William Joyce Interview: Peering Inside the Mind of 'Rise of the Guardians' Producer and Book Series Author
Image attributed to William Joyce
William Joyce has achieved worldwide recognition as an author, illustrator and pioneer in the digital and animation industry. Named by Newsweek magazine as “One of the 100 people to watch in the new millennium,” Joyce has been heavily involved in the world of digital animation from its full-scale inception at Pixar Animation.
Joyce’s projects have been produced by nearly every major film studio including Disney, 20th Century Fox and DreamWorks Animation. His feature films and television shows include the films Robots and Meet the Robinsons and the television series Rolie Polie Olie for which he won three Emmy Awards. He has written over fifty children’s books, and his Shreveport, Louisiana studio, Moonbot, produced an Oscar winning animated short film, The Fantastic Flying Books of Mr. Morris Lessmore.
“There were about a hundred rejection slips. I was getting a little discouraged. It just took forever, and was just a question of getting somebody. You just need that first person to go, ‘Wait a minute. There’s something interesting here.’”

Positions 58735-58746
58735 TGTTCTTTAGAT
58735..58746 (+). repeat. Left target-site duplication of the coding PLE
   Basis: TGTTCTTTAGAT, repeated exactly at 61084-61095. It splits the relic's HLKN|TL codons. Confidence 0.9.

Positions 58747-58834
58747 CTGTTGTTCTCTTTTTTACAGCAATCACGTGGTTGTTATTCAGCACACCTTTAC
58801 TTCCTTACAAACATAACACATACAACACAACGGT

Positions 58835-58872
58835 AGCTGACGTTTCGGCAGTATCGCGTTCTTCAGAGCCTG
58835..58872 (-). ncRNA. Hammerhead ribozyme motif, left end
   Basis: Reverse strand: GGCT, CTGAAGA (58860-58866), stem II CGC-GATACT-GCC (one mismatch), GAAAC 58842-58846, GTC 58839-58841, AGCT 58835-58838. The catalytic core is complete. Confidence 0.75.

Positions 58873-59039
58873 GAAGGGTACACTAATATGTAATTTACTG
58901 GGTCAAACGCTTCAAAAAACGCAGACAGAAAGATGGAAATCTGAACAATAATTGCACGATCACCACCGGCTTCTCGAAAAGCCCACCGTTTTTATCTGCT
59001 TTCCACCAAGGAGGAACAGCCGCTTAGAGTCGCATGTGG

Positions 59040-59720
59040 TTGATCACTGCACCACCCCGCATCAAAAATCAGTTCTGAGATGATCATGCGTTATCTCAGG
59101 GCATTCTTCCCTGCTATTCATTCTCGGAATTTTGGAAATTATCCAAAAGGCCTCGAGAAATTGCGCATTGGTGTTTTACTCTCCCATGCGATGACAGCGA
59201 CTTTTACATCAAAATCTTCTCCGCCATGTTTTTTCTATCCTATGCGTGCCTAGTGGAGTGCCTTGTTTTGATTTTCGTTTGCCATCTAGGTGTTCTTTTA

The talented filmmaker is the executive producer of the animated feature, Rise of the Guardians, which was released in theaters November 21, 2012 and is based on Joyce’s The Guardians of Childhood book series. The film and books explain the mythologies of childhood icons such as Santa, the Easter Bunny and the Tooth Fairy.
Additionally, he is the writer, producer and production designer on the Fox Studios feature film, The Leaf Men, based on his book of the same name. The Leaf Men will be released as the film Epic in the summer of 2013.
Joyce lives with his wife, Elizabeth and son Jackson Edward Joyce in Shreveport, Louisiana. His daughter, Mary Katherine, died from a brain tumor at the age of 18 on May 2, 2010.
Melissa Parker (Smashing Interviews Magazine): Bill, how’s the book promotion going?
William Joyce: Super Duper. Fun. We’ve been all over the place.
Melissa Parker (Smashing Interviews Magazine): Out of curiosity, any relation to Ulysses author James Joyce?
William Joyce: Sure. All Joyces are related. We all come from County Galway, Ireland.